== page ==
culture / nature / structure

Meghan Moe Beitiks
a lab for apologies and forgiveness

A Lab for Apologies and Forgiveness v.5 (2014)

ILab vn Version 5 of the Lab for Apologies and Forgiveness, I built a gassing station for a uranium-reducing bacteria in the SymbioticA laboratory at the University of Western Australia, and crafted a performance for it using documentation of– and soil from– a Montebello Islands nuclear test site. I interviewed scientists from LaTrobe University working with the bacteria and asked them to re-perform moments from a movie referencing cold fusion. Within the scope of the work, I seek to draw connections between history, site, emotion, popular culture, and scientific research.

lab vv

Act of Research: Lucie and Liz from Meghan Moe Beitiks on Vimeo.

UPDATE: one of the test tubes gassed during this performance, containing soil from Montebello Islands, has led to the study of a new bacteria at LaTrobe University. The new strain will be called “LuMoe,” for Lucie Semenec and Moe Beitiks. Research on this bacteria will likely lead to “Lab for Apologies and Forgiveness v.6.”

2014-10-15 14.18.47 (1)

Lab for Apologies and Forgiveness v.4 (2014)

LFAF WorkshopI conducted a workshop version of Lab for Apologies and Forgiveness, culminating in a live performance, with the parishioners and community of the All Saints Episcopalian Church in Saugatuck, Michigan. The workshop was two weeks, and explored the grounds of the church retreat house as a site for Apologies and Forgiveness. Marissa Lee Benedict, Dulcee Bohem and Sarah Knutdson were also kind enough to come out and engage in discussion salons of their work as pertains to the environment.

Here’s a radio interview I gave with Father Cory Stoppel on Holland, Michigan’s “Talk of the Town” about the process.

Thanks to Cheryl, Kathy, Rocky, Persis and Caitlin. Video footage by Lucia Earle.

A Lab For Apologies and Forgiveness v. 4: All Saints’ Episcopal Church from Meghan Moe Beitiks on Vimeo.

Lab for Apologies and Forgiveness v.3 (2013)

 

Lab for Apologies and Forgiveness v.3 from Meghan Moe Beitiks on Vimeo.


“A Lab for Apologies and Forgiveness” is an ongoing work in which I perform within a multimedia workspace, creating dialogues between uranium-reducing bacteria, accidents within the Manhattan Project, public apologies, the idea of safe distance, the words of a microbiologist, materials and cultural memes in an attempt to create a trans-human act.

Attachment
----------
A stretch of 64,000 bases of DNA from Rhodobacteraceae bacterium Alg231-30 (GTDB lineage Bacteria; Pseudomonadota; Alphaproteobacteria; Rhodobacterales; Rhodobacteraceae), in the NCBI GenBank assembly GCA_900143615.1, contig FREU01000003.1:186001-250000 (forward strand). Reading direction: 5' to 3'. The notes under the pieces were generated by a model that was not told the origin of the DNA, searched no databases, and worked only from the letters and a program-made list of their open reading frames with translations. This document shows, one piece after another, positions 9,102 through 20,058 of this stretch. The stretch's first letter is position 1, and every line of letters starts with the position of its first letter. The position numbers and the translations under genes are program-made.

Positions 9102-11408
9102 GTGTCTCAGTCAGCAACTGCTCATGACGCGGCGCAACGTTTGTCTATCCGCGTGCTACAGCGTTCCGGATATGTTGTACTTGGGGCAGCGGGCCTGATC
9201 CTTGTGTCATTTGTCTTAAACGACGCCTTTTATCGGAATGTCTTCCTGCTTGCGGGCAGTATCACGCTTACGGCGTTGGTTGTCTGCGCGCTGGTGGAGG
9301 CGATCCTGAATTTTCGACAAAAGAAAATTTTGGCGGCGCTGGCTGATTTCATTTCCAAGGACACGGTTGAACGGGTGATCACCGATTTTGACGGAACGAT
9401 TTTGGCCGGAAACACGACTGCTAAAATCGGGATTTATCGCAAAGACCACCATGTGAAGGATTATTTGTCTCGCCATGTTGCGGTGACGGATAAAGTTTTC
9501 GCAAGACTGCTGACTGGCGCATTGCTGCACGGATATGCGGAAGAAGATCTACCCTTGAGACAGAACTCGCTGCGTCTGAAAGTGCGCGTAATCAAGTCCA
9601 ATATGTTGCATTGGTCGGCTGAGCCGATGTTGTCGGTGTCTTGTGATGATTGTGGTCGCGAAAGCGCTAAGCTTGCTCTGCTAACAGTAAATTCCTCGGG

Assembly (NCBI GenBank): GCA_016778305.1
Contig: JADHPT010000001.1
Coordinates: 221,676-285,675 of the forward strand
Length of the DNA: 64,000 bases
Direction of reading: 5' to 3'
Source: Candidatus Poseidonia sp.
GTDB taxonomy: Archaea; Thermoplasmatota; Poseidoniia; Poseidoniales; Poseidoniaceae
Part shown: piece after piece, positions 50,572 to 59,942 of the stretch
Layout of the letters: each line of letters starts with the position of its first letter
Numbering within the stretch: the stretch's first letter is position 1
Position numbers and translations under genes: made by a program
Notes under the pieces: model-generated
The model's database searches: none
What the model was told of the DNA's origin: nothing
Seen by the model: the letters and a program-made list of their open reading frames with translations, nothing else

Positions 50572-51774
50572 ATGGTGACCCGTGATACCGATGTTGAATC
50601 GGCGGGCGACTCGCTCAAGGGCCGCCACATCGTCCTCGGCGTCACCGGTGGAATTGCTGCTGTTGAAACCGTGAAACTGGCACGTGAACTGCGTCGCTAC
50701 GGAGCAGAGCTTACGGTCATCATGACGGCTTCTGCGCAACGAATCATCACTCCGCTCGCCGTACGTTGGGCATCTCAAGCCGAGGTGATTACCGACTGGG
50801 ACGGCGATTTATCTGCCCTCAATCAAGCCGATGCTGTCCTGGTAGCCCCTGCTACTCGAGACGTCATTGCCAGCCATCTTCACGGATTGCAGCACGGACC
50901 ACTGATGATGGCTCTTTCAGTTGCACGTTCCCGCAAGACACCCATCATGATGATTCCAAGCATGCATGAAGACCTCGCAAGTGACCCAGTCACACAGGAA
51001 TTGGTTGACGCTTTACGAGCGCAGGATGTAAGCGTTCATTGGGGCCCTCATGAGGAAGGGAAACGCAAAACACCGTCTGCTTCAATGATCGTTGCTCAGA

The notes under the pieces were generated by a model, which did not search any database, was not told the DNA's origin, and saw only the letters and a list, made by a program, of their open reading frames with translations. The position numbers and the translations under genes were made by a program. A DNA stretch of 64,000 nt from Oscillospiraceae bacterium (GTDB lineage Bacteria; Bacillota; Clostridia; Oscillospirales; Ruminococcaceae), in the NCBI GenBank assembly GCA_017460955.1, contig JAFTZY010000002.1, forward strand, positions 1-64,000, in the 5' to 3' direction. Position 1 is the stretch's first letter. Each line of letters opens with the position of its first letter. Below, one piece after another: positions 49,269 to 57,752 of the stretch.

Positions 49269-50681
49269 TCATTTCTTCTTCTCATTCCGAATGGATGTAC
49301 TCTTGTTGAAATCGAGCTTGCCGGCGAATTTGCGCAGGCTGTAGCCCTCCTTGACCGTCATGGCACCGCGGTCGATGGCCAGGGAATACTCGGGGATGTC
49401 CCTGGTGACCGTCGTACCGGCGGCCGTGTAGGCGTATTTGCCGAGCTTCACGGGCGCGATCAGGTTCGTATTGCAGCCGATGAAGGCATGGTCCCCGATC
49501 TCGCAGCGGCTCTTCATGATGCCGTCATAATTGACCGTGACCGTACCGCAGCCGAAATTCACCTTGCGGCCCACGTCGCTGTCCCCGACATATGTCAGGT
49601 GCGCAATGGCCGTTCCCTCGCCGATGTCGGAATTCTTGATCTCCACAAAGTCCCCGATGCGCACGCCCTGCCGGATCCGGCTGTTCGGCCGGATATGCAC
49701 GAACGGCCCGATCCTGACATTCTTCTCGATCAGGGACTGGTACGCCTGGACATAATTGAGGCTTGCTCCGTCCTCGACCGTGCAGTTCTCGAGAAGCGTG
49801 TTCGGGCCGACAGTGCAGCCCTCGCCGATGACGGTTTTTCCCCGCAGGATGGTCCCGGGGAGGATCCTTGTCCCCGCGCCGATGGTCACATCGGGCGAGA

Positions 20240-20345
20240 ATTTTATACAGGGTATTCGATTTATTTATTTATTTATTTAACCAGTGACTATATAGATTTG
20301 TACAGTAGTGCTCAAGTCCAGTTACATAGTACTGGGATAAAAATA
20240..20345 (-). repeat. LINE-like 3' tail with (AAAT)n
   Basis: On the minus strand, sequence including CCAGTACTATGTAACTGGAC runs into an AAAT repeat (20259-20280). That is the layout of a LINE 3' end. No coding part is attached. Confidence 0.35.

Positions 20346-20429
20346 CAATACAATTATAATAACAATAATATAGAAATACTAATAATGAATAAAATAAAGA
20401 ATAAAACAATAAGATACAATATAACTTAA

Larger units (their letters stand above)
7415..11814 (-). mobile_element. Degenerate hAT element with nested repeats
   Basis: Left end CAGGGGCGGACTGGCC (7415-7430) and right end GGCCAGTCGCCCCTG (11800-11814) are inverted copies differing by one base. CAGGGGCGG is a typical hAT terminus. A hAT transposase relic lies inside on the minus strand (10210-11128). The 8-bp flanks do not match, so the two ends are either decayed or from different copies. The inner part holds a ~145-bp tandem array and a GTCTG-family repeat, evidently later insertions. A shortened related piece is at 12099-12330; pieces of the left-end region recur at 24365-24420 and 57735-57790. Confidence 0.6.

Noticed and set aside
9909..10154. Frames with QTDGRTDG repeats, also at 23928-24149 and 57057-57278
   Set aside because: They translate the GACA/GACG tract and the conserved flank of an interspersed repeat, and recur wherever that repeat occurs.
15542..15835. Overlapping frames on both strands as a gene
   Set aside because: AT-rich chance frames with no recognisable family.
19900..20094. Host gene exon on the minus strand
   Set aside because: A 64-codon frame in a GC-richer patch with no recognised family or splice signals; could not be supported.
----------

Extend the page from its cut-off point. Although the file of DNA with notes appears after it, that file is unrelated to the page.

In version 3, collaborator Sarah Knudtson and I ask members of an audience to stand in space according to a diagram of a Manhattan Project nuclear accident. While a clip depicting the accident from the film “Fat Man and Little Boy” plays, these participants are thrown spinach-seed infused seed bombs while Knudtson tapes out blast patterns on the floor. As Knudston sketches images pulled from Manhattan-Project research, I unpack site-specific ideas of safe distance, remediation and recovery. The audience is asked to read along with an interview of a scientist researching uranium-reducing bacteria and to breathe along to a clip of John Cusack. The performance is a half-hour long non-linear journey through the modern meanings of nuclear toxicity, error, our expanded implication and potential collective recovery.

A Lab for Apologies and Forgiveness v.2 / Act of Research v. 1 (2013)

 

Act of Research

Part of “A Lab for Apologies and Forgiveness,” An ongoing work in which I perform within a multimedia workspace, creating dialogues between uranium-reducing bacteria, accidents within the Manhattan Project, public apologies, the idea of safe distance, the words of a microbiologist, materials and cultural memes in an attempt to create a trans-human act.

“Act of Research v.1” is the creation of a benign bomb. Bomb creation is set to a scene from the 1989 film “Fat Man and Little Boy,” in which a nuclear accident is fictionalized. I appropriate imagery and presence from the film in an attempt to create, as Kris Lenz wrote in Fnews, “an alternative reality where art, science and drama meet at a crossroads. In this version, the outcome is not an ecological disaster that could take millions of years to remediate, but instead a conversation where awareness of environmental concerns and solutions are raised and disseminated.” photos by Arjuna Capulong.

A Lab for Apologies and Forgiveness v.1 (2012)

_MG_3766